Helmholtz Resonator

Helmholtz

Helmholtz [helm-hohlts] resonance is the phenomenon of air resonance in a cavity, such as when one blows across the top of an empty bottle. The name comes from a device created in the 1850s by Hermann von Helmholtz, the ‘Helmholtz resonator,’ which he, the author of the classic study of acoustic science, used to identify the various frequencies or musical pitches present in music and other complex sounds.

When air is forced into a cavity, the pressure inside increases. When the external force pushing the air into the cavity is removed, the higher-pressure air inside will flow out. However, this surge of air flowing out will tend to over-compensate, due to the inertia of the air in the neck, and the cavity will be left at a pressure slightly lower than the outside, causing air to be drawn back in. This process repeats with the magnitude of the pressure changes decreasing each time.

This effect is akin to that of a bungee-jumper bouncing on the end of a bungee rope, or a mass attached to a spring. Air trapped in the chamber acts as a spring. Changes in the dimensions of the chamber adjust the properties of the spring: a larger chamber would make for a weaker spring, and vice-versa.

The air in the port (the neck of the chamber) has mass. Since it is in motion, it possesses some momentum. A longer port would make for a larger mass, and vice-versa. The diameter of the port is related to the mass of air and the volume of the chamber. A port that is too small in area for the chamber volume will ‘choke’ the flow while one that is too large in area for the chamber volume tends to reduce the momentum of the air in the port.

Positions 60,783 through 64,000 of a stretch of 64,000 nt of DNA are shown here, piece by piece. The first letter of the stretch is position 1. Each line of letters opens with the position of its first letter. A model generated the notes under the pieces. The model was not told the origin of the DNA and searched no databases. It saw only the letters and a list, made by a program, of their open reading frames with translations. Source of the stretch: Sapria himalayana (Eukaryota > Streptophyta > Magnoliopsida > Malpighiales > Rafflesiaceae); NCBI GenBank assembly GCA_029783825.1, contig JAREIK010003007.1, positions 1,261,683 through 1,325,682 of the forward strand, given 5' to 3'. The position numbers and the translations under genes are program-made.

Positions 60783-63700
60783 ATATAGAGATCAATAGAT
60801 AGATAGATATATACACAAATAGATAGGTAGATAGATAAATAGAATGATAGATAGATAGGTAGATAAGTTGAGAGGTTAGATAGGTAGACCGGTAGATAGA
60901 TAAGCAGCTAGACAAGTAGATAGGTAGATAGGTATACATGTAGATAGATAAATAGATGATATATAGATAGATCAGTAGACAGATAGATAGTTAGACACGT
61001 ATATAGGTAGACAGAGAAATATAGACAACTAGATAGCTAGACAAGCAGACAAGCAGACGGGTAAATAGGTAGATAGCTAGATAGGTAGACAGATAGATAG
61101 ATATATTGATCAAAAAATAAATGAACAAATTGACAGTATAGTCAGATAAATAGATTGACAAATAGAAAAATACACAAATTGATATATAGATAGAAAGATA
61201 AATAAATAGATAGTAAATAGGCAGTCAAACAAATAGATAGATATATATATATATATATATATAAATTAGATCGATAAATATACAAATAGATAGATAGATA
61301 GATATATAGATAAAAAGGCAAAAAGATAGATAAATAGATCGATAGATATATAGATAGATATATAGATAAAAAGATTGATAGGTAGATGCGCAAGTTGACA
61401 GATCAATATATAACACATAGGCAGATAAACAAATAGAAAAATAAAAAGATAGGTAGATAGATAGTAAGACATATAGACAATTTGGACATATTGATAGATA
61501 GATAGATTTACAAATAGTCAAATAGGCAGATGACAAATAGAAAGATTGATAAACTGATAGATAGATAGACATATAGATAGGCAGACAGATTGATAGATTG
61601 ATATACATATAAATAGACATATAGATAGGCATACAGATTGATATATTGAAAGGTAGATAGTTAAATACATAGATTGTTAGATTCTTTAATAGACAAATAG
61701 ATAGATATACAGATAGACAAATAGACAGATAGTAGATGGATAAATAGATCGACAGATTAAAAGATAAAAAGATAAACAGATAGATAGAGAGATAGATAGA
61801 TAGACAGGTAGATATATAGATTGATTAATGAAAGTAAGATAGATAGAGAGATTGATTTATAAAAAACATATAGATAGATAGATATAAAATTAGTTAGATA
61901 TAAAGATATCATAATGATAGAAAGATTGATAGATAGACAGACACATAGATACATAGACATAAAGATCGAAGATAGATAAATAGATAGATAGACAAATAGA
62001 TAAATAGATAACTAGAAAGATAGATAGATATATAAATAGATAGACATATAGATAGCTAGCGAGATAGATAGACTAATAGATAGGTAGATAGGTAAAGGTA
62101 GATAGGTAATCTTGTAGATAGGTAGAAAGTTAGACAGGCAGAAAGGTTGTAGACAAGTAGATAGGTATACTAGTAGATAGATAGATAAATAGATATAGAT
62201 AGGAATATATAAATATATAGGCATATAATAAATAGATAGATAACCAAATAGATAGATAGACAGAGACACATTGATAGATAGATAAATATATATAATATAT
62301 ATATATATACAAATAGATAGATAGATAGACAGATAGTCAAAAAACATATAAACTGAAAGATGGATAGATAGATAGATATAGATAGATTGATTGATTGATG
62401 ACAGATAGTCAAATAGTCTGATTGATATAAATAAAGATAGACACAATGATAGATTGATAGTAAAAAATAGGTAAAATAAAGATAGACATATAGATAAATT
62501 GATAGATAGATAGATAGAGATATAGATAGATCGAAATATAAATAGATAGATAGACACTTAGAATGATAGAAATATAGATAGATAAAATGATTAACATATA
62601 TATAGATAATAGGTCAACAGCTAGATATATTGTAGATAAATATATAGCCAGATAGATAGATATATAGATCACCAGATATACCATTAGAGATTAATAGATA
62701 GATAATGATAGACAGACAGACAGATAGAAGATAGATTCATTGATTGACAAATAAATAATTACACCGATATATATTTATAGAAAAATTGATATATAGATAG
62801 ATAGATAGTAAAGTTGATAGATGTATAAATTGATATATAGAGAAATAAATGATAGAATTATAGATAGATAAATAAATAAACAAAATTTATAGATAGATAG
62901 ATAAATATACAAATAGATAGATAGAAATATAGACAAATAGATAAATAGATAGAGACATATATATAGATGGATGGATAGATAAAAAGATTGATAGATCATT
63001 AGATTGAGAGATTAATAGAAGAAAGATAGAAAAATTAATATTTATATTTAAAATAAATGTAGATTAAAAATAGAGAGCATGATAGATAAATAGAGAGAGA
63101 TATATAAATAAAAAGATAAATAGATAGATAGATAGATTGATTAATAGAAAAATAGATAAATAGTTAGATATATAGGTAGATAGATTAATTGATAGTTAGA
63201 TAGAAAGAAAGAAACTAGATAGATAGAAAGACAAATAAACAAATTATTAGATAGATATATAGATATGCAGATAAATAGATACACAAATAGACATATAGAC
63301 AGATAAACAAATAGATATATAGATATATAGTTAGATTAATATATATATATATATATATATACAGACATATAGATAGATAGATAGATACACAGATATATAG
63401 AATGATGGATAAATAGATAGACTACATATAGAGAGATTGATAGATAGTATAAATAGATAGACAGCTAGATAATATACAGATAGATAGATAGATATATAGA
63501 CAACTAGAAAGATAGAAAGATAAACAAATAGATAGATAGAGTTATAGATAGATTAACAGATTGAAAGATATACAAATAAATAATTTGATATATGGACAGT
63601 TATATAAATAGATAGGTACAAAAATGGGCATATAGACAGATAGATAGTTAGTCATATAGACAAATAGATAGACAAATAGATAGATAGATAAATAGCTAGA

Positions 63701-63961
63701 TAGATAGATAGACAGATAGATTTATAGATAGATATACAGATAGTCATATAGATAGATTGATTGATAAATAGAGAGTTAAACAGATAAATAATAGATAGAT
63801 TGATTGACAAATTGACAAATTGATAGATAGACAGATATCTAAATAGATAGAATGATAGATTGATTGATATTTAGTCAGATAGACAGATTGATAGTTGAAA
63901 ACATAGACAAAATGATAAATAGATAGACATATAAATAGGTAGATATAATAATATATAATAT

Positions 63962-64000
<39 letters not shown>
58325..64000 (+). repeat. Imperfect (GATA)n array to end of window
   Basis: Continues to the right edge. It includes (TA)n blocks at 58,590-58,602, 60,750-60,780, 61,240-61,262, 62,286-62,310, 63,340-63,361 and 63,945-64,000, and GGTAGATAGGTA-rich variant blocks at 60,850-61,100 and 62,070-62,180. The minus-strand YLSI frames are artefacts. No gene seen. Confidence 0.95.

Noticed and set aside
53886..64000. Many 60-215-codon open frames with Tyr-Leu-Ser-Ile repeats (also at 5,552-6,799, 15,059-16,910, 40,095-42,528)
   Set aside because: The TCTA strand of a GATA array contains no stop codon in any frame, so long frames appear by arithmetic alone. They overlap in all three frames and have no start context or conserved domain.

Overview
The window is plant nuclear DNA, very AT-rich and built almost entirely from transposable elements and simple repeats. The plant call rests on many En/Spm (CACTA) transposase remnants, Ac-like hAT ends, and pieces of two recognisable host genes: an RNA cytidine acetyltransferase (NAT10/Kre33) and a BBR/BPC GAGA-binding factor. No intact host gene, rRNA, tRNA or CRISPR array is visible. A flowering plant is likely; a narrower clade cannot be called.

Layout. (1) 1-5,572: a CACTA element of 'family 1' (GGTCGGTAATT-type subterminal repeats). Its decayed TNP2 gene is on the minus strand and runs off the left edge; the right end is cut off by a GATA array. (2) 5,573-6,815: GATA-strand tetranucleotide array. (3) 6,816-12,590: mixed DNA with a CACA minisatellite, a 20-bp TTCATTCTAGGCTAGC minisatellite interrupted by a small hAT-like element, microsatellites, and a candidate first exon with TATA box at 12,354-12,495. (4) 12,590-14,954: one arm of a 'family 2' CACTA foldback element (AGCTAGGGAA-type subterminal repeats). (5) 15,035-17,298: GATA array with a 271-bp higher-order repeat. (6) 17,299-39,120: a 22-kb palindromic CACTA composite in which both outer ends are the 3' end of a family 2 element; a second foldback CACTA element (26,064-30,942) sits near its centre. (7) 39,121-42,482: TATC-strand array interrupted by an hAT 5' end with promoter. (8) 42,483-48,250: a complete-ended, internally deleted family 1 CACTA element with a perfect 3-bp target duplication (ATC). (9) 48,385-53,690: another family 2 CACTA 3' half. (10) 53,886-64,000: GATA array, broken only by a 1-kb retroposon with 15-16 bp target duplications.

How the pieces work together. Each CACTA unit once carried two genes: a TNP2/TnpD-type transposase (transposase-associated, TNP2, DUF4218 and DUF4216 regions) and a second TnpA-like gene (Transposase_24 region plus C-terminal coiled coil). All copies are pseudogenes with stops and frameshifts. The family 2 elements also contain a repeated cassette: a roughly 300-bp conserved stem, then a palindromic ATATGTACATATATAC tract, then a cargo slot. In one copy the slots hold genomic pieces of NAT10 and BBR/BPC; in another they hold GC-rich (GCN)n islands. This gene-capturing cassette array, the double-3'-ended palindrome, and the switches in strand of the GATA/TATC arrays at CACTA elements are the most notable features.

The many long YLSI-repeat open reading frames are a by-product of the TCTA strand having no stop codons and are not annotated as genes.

Helmholtz resonance finds application in internal combustion engines, subwoofers and acoustics. In stringed instruments, such as the guitar and violin, the resonance curve of the instrument has the Helmholtz resonance as one of its peaks, along with other peaks coming from resonances of the vibration of the wood. An ocarina is essentially a Helmholtz resonator where the area of the neck can be easily varied to produce different tones. The West African djembe has a relatively small neck area, giving it a deep bass tone.

Helmholtz resonators are used in architectural acoustics to reduce undesirable low frequency sounds (standing waves, etc.) by building a resonator tuned to the problem frequency, thereby eliminating it.

Helmholtz resonators are also used to build acoustic liners for reducing the noise of aircraft engines, for example. These acoustic liners are made of two components: a simple sheet of metal (or other material) perforated with little holes spaced out in a regular or irregular pattern; this is called a resistive sheet; a series of so-called honeycomb cavities (holes with a honeycomb shape, but in fact only their volume matters).

Such acoustic liners are used in most of today’s aircraft engines. The perforated sheet is usually visible from inside or outside the airplane; the honeycomb is just under it. The thickness of the perforated sheet is of importance, as shown above.

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